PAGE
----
Dutch Commerce and Chinese Merchants in Java

Colonial Relationships in Trade and Finance, 1800-1942


Trading enterprise figures prominently in Indonesian history. Commercial activities penetrated deep into the economy, politics and society of the former Netherlands Indies. Dutch Commerce and Chinese Merchants in Java describes this, largely forgotten, world of commerce. During the period 1800-1942 this vanished world was, however, bustling. Merchants of very different background and stature cooperated and competed with each other. Trading relations were forged and dissolved, contracts were honoured and broken, fortunes were made and lost.
Using unpublished archival sources in Indonesia and the Netherlands Alexander Claver recounts the diverse trading mechanisms, complex credit relations and countless participants involved. How Dutch, Chinese, and Arab traders related to each other in such demanding business environment is the fascinating story of this book.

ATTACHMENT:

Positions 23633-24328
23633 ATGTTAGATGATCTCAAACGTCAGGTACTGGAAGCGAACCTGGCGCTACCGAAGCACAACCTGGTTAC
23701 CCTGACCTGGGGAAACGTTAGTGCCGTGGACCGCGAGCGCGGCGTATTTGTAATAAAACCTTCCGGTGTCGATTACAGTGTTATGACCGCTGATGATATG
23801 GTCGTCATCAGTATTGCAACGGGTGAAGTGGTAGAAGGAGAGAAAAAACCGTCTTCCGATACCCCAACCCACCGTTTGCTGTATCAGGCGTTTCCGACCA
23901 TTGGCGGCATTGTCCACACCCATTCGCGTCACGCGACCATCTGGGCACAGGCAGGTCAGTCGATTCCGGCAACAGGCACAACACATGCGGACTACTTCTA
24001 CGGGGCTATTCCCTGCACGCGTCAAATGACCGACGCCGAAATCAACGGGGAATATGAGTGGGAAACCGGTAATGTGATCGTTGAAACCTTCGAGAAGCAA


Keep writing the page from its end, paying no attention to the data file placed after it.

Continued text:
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Alexander Claver, Ph.D (2006), Vrije Universiteit Amsterdam, works at the Dutch Ministry of Defence. He has published articles and reviews on Indonesian and Dutch economic history. Currently, he is researching the history of the vanished Armenian population in Indonesia.
"...significant theoretical contributions to the field of overseas-Chinese studies."
– Guo-Quan Seng, in Journal of Chinese Overseas 12 (2016), p. 158-161.
All interested in Dutch and Indonesian (colonial) history, as well as anyone concerned with entrepreneurial and economic themes. In particular: institutes, academic libraries, specialists, students, educated laymen.
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